It could be months before $159 million in federal aid reaches jobless North Carolinians trying to stay in their homes.
That was the consensus Tuesday among state officials and those who advise potential recipients of the mortgage relief money.
The U.S. Treasury Department is providing $600 million to North Carolina and four other states where high unemployment is creating a second wave of foreclosures following the sub-prime mortgage meltdown.
At the Consumer Credit Counseling Service’s Fayetteville office, Patricia Tyson said unemployed homeowners are increasing her foreclosure caseload.
“Just about every file I pick up has been loss of employment,“ said Tyson, director of the agency.
Tyson said federal officials could take until summer to decide how to distribute the relief funds.
Margaret Matrone, communications director at the North Carolina Housing Finance Agency, is more hopeful.
But Matrone, whose agency will distribute the federal money, said homeowners under threat of foreclosure will have to be patient.
“When people see this money coming, they’re going to say: ‘Oh, I’m in trouble,’” Matrone said. “But the money is not going to be available, probably, for a couple of months on the street.”
Charlene Crowell, a communications manager at the Center for Responsible Lending in Durham, said the faster, the better.
“Our hope would be that, due to the high unemployment, that those administrative procedures could be developed fairly swiftly and certainly shared very broadly with the general public,” said Crowell. ”If you’re a homeowner who is looking at foreclosure, you wanted help, like, yesterday.”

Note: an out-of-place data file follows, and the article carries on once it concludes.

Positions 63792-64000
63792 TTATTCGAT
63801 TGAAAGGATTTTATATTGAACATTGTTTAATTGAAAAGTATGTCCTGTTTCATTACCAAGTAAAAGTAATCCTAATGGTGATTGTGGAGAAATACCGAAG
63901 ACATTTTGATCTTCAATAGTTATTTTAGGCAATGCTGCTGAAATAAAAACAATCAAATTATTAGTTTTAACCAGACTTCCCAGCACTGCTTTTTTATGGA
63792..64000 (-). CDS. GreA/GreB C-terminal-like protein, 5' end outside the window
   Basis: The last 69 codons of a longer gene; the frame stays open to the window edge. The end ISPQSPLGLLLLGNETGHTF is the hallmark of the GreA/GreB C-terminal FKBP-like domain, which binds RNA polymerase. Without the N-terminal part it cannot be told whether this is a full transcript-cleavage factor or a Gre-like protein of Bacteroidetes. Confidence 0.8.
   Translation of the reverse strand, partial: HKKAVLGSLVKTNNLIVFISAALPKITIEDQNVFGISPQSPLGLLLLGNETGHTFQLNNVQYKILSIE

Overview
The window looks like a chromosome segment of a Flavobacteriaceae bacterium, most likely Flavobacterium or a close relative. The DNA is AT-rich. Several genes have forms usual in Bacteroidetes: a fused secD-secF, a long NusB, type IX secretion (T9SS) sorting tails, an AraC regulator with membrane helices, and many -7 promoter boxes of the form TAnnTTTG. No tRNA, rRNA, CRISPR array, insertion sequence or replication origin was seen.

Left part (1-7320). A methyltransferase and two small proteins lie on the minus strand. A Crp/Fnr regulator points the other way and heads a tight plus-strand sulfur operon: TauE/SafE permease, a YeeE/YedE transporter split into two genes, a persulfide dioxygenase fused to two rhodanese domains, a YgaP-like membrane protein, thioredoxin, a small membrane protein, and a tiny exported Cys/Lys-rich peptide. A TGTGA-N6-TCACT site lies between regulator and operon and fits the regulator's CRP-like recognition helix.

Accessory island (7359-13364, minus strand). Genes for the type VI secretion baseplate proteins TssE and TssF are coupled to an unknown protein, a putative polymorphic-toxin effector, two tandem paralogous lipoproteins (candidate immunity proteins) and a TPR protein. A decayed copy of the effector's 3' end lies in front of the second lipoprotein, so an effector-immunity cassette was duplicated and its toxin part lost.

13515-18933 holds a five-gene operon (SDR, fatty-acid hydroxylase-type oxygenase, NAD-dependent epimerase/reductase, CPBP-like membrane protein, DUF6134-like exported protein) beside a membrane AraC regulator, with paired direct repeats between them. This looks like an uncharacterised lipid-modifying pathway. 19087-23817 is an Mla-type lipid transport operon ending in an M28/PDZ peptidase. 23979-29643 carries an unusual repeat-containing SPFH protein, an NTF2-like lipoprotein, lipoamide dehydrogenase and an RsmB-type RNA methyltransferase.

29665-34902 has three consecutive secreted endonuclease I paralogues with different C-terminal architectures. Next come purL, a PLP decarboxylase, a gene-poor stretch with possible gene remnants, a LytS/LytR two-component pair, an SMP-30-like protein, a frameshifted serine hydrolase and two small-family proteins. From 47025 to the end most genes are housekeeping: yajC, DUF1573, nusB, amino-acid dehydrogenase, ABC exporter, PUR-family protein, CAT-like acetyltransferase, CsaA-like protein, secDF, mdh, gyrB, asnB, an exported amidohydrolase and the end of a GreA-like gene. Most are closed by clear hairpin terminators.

North Carolina was chosen for the aid because of a high number of economically distressed areas with unemployment rates that topped 12 percent last year.
If 12 percent unemployment is a determining factor in the funding formula, five of the Cape Fear region’s 10 counties could be at the front of the line for help.
The state Employment Security Commission isn’t expected to release 2009 unemployment averages for counties until next month.
Using the December rates, however, Scotland (17.1 percent), Lee (14.6 percent), Columbus (13.8 percent), Bladen (12.7 percent), and Robeson (12 percent) counties may be in the running.
Yet foreclosure filings in three of those five counties went down last year.
Tyson attributed the drops to a 6-year-old state program that makes interest-free bridge loans of up to $24,000 to homeowners who lose their jobs and need time to retrain or find another position.
Still, the Center for Responsible Lending’s Crowell said the federal money would be welcome.
“There are a number of people who are holding on for life,“ said Crowell.
Some of them live in Moore County, one of the few places in the Cape Fear region where foreclosure filings are increasing with unemployment.
Tyson said her agency will soon extend office hours in Southern Pines from two to five days a week.
Staff writer Francis X. Gilpin can be reached at gilpinffayobserver.com or 486-3587.